Anonymous asked in Entertainment & MusicMusicRock and Pop · 2 months ago

Are rhythm guitarists pointless and worthless?

Is a rhythm guitar player the outcast of a rock band? He strums an array of chords, keeps time and "drives the song." So what? The lead guitarist (aka the GUITARIST) does all that too, plus he plays all those amazing solos and licks, which the rhythm guitarist can't even do!

The bassist is the backbone of a band (ditto the drummer). The (lead) guitarist is the star musician, and the audience us often fixated on the singer. The rhythm guitarist? Just a poser and generally unloved. 

13 Answers

  • 2 months ago

    It's obvious you know nothing about music. By what criteria do you judge a rhythm player to state that he/she cannot play solo? Every band member plays a part, that does not mean that they're limited in talent. Also, who are you to refer to another human being as useless and worthless?

  • 2 months ago

    Oh look, another little kid who just learned his first minor scale!  

    Thanks for the laugh, junior.

  • Nope. Johnny Marr is a legend.

  • 2 months ago

    Pssshhh...rhythm guitarists do more than simply "strum chords". Rhythm guitarists are far from pointless. There are a lot of rhythm guitarists that made very important contributions to their band's music. Look at Malcolm Young from AC/DC. He was the driving force of the classic era of AC/DC. Or how about James Hetfield from Metallica. Yeah, he's the singer of the band too, but his rhythm playing is a HUGE part of Metallica's sound. So to say that rhythm guitarists are pointless is completely idiotic!

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  • Anonymous
    2 months ago

    Depends on the music. The rhythm guitar can add texture and complexity to the song. It is also pretty hard to play lead guitar and sing at the same time. So, a singer may play rhythm guitar and sing and let his bandmate play lead. 

  • 2 months ago

    Nothing is pointless, I don't think

  • Andrew
    Lv 7
    2 months ago

    Your assessment is laughable. The ignorance you've displayed is truly astounding. Where to even begin with this nonsense... Not all rhythm guitarists "strum chords." That's because there are many different kinds of songs out there - some require single notes - arpeggios, tremolo picking, etc. To suggest that each and every song that has ever been written can be played by strumming chords is just ridiculous. Secondly, the melody is what makes a song a song. It's what gives the song life and character. Many songs share the same basic beat so the drum track from one could easily be transferred to the next. Many basslines are extremely similar. There are even songs out there that have a similar vocal line. But the melody is what makes a song distinct.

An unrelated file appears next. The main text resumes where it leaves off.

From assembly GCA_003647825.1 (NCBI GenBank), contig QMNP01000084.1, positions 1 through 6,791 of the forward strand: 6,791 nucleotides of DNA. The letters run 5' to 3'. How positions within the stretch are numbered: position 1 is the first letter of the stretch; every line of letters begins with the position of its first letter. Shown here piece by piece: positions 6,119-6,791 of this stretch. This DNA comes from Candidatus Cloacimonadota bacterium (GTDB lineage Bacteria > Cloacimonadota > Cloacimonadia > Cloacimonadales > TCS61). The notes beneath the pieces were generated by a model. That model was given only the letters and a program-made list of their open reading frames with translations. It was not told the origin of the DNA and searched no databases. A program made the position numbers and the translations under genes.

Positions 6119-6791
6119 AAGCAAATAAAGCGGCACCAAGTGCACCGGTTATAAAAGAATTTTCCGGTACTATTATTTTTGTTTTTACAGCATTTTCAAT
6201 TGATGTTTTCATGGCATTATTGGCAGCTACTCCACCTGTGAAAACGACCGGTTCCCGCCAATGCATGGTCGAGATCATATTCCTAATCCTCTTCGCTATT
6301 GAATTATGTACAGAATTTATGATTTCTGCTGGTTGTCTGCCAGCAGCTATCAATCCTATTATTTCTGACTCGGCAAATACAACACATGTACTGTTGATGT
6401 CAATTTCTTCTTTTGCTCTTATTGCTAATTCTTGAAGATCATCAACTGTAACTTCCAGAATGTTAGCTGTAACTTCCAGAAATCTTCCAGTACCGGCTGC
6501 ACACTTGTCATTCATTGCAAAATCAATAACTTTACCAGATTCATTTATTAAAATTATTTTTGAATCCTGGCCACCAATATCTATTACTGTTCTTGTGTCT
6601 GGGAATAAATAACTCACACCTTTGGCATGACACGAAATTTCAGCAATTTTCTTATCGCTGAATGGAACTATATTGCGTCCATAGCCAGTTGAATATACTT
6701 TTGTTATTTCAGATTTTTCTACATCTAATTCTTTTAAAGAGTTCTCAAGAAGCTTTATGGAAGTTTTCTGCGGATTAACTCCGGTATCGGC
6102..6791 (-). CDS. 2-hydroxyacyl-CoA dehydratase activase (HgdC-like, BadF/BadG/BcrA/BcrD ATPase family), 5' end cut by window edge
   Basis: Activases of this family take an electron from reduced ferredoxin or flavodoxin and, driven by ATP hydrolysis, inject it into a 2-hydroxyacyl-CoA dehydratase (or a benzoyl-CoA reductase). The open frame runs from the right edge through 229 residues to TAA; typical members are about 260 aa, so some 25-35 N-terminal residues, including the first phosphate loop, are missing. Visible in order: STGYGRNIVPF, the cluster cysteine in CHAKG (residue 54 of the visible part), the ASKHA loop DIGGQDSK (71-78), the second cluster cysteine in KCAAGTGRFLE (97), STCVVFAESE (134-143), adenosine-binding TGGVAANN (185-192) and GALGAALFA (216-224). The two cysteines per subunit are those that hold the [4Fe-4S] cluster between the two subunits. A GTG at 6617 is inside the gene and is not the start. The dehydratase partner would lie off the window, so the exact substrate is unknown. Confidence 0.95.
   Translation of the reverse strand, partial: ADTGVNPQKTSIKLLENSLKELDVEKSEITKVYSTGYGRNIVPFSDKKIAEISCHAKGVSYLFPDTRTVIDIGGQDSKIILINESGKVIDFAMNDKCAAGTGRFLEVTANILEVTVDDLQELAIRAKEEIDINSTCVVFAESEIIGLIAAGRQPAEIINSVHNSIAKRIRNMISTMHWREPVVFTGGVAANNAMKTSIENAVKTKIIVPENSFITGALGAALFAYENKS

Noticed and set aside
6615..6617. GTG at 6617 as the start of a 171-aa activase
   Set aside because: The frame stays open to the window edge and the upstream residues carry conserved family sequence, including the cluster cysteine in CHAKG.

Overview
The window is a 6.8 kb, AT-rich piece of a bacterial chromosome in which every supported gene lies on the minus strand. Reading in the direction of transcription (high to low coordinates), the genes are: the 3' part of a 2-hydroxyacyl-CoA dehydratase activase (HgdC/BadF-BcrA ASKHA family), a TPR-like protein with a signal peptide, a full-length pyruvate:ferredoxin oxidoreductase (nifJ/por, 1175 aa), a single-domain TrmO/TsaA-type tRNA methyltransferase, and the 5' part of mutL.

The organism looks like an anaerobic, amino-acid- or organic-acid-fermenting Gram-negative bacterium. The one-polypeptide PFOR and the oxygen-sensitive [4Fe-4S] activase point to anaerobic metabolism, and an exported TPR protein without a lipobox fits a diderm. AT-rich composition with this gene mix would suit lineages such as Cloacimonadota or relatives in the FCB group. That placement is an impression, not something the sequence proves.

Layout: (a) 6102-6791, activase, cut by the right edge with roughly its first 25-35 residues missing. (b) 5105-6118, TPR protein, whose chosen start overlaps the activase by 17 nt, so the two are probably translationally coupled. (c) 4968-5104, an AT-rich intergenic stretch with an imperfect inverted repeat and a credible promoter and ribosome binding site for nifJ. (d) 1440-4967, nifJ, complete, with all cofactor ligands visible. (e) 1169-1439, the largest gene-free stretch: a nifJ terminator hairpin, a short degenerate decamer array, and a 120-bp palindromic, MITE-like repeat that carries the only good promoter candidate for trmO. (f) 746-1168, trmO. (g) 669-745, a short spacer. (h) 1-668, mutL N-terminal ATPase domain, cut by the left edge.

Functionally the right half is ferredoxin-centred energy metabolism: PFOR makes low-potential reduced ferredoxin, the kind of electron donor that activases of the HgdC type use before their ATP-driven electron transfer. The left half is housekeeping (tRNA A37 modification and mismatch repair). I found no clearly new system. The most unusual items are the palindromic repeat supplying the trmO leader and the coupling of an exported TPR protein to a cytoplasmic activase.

If you think that all lead guitarists are capable of doing what a good rhythm guitarist can do, you're mad. I doubt Malcolm Young could have played a lead that would rival something Angus could play, but Angus isn't half the rhythm player his brother was. Many lead guitarists don't double the rhythm part - they complement it by playing something that goes along with it, but they don't just play the same exact notes. Haven't you ever seen a band with two guitarists live? Only an idiot would think that music is that formulaic and predictable and unimaginative. 

    I can prove that rhythm guitarists are far more important than lead guitarists by pointing out the plain and simple fact that while it's certainly possible for a band to get by without someone to play leads, they're certainly not going to sound good without a rhythm guitarist. Just because you might personally idolise lead players and fixate on the singer, that certainly doesn't mean that the rest of us do. 

    Most people don't have any idea what goes in to great rhythm playing. Some rhythms are incredibly intricate and complex and extremely difficult to play, not to mention the fact that a rhythm guitarist has to have perfect timing and be able to play those complicated parts over and over and over again while the lead guitarist gets a whiddly diddly solo or two. 

    I've been playing guitar for over 25 years and I'm no slouch when it comes to leads. I still think being a standout rhythm guitarist is a much greater honour than being a snazzy lead player and that the really talented ones who are recognised for being particularly skillful are pound for pound just as accomplished musicians as the lead guitarists people put up on a pedestal. 

    And only poseurs spell it "poser." 

    If you're so confident in these silly opinions why were you compelled to post this tripe anonymously like a spineless coward?

  • ?
    Lv 4
    2 months ago

    Don't you have school work or chores to be getting on with?

  • 2 months ago

    Many great songs wouldn't be half as great as they are without the rhythm guitar.

  • ?
    Lv 7
    2 months ago

    As is the case with any members of a band, it is more how each part is used in the whole. Different songs, different bands may base the part of each musician differently to suit the tune or tunes they play. This can be the base of the sound a band makes, for instance Led Zeppelin .... where would they be without Jimmy Page's part up front ? Others may base their sound on a driving bass line. Where would ZZ Top be without Dusty Hill playing the rhythm line on his bass ? OH, come on ... Dusty is just flat out COOL. Here is a case where the rhythm guitar carries the entire tune, and does ALL the work.

    This is Austin Jenkins playing rhythm, one of the BEST.

    Youtube thumbnail

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